September 9, 2020

Gasoline prices at the retail level fell $0.01 in the week ending September 7 to $2.21 per gallon.  After hitting bottom at $1.77 in the week of April 27, gasoline prices have been rising steadily.  In South Carolina gasoline prices tend to about $0.25 below the national average or about $1.96  The EIA expect gasoline prices to average $2.16 per gallon this year so, if they are right, prices should be relatively unchanged in the final three months of this year.

Crude prices declined about $6.00 in this past week to $37 per barrel.

The reason prices fell in March and April is primarily because the corona virus caused global economic activity to come to a screeching halt.  Demand dropped abruptly (the yellow line below), but production did not decline as quickly (the green line).   As a result, supply exceeded demand by about 7.0 million barrels per day in the second quarter (the blue bars).  However, in the third and fourth quarters global production should rebound by less the increase in demand, which means that those inventory levels will get reduced.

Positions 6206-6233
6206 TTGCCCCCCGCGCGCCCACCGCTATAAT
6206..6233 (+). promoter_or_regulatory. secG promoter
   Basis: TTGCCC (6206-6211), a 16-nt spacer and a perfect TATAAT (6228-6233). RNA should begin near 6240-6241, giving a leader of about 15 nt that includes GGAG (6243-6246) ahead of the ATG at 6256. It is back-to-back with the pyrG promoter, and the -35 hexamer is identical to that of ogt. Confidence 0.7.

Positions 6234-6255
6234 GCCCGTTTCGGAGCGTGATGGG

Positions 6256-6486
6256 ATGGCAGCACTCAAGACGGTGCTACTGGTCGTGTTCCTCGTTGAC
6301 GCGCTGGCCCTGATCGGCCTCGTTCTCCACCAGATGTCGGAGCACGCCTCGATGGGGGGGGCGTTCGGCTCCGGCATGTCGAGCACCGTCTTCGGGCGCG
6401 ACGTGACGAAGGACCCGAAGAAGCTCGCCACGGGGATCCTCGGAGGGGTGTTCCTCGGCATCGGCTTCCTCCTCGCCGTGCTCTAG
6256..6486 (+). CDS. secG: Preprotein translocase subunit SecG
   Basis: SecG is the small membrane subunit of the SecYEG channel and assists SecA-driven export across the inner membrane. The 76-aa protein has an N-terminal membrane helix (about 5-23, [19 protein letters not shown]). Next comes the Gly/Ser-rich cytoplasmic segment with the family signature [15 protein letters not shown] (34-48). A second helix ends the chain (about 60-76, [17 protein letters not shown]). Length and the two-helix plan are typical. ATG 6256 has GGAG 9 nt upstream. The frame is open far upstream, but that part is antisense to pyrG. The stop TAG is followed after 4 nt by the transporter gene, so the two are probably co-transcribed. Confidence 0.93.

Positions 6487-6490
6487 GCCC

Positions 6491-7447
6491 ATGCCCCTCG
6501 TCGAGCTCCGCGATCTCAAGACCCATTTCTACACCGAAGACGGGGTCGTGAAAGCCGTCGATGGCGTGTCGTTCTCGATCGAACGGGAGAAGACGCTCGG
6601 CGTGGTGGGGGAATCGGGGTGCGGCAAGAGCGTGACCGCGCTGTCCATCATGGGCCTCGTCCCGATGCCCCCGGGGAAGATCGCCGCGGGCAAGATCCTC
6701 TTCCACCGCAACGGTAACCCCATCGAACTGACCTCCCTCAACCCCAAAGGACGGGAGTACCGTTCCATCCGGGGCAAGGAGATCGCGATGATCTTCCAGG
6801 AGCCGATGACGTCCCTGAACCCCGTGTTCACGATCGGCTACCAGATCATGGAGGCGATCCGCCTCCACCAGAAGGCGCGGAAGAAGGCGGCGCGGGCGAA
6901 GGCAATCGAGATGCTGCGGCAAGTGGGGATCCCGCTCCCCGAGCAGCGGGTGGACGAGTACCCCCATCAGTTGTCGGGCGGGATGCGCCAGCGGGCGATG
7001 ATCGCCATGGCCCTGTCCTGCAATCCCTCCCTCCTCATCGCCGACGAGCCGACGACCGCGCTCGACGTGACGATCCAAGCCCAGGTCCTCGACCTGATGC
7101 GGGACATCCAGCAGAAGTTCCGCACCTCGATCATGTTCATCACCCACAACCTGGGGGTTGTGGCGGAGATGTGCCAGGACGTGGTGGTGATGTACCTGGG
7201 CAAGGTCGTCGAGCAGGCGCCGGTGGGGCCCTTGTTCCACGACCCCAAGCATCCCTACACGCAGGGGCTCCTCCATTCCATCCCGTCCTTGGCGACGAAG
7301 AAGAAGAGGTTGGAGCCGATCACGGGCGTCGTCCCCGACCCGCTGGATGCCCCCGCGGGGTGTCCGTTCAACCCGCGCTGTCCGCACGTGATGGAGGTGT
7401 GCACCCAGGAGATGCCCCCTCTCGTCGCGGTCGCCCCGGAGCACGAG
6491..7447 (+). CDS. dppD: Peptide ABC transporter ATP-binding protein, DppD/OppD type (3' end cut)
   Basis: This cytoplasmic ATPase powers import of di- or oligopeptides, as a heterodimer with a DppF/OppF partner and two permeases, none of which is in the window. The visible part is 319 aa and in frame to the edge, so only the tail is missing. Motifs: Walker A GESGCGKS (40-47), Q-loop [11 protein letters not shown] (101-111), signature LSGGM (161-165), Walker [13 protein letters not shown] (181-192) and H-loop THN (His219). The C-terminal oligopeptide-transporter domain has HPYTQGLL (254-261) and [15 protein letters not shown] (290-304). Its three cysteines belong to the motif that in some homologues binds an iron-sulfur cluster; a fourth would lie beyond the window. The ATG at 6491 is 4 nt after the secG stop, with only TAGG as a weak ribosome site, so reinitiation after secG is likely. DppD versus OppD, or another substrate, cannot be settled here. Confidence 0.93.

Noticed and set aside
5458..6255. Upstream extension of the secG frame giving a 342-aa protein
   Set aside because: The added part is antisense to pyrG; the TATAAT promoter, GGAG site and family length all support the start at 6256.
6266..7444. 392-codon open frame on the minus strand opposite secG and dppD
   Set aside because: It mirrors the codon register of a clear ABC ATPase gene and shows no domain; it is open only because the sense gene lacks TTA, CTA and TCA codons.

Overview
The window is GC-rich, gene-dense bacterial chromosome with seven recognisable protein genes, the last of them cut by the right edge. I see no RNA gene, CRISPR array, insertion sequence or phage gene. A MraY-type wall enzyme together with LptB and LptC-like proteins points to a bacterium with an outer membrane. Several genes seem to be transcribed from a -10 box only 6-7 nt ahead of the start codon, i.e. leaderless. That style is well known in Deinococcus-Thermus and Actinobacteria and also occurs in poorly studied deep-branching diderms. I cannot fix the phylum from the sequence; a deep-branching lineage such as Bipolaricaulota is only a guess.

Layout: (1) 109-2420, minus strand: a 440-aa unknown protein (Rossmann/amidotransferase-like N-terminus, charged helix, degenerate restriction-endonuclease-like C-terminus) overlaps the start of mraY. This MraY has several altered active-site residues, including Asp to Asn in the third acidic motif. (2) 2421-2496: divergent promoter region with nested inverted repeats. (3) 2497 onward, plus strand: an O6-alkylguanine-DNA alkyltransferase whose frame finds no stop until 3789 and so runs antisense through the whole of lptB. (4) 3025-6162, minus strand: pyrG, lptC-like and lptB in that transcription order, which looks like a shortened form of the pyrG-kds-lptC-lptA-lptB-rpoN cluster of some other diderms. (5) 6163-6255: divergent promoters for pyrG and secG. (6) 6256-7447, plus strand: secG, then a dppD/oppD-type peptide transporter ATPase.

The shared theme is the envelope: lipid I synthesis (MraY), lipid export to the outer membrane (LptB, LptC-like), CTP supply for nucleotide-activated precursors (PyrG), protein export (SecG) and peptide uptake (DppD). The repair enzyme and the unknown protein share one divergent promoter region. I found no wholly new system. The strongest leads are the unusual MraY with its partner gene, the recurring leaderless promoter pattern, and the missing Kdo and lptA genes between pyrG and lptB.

In recent years fracking and horizontal drilling have dramatically boosted U.S. production to 13,100 thousand barrels per day.  But given the drop in the global economy and in the demand for oil, production has finally begun to drop to 10,000 thousand barrels per day in the most recent week.  It should stay at that reduced level a while as producers try to get inventories back into closer alignment with demand.  But as the global economy recovers the demand for oil will eventually rise.  But before production can pick up significantly, inventory levels will have to be reduced.

In the U.S. inventory levels rose sharply during the recession which is why U.S. producers have been sharply curtailing production.  As the global economy recovers those bloated inventory levels have begun to shrink.

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Stephen Slifer

NumberNomics

Charleston, SC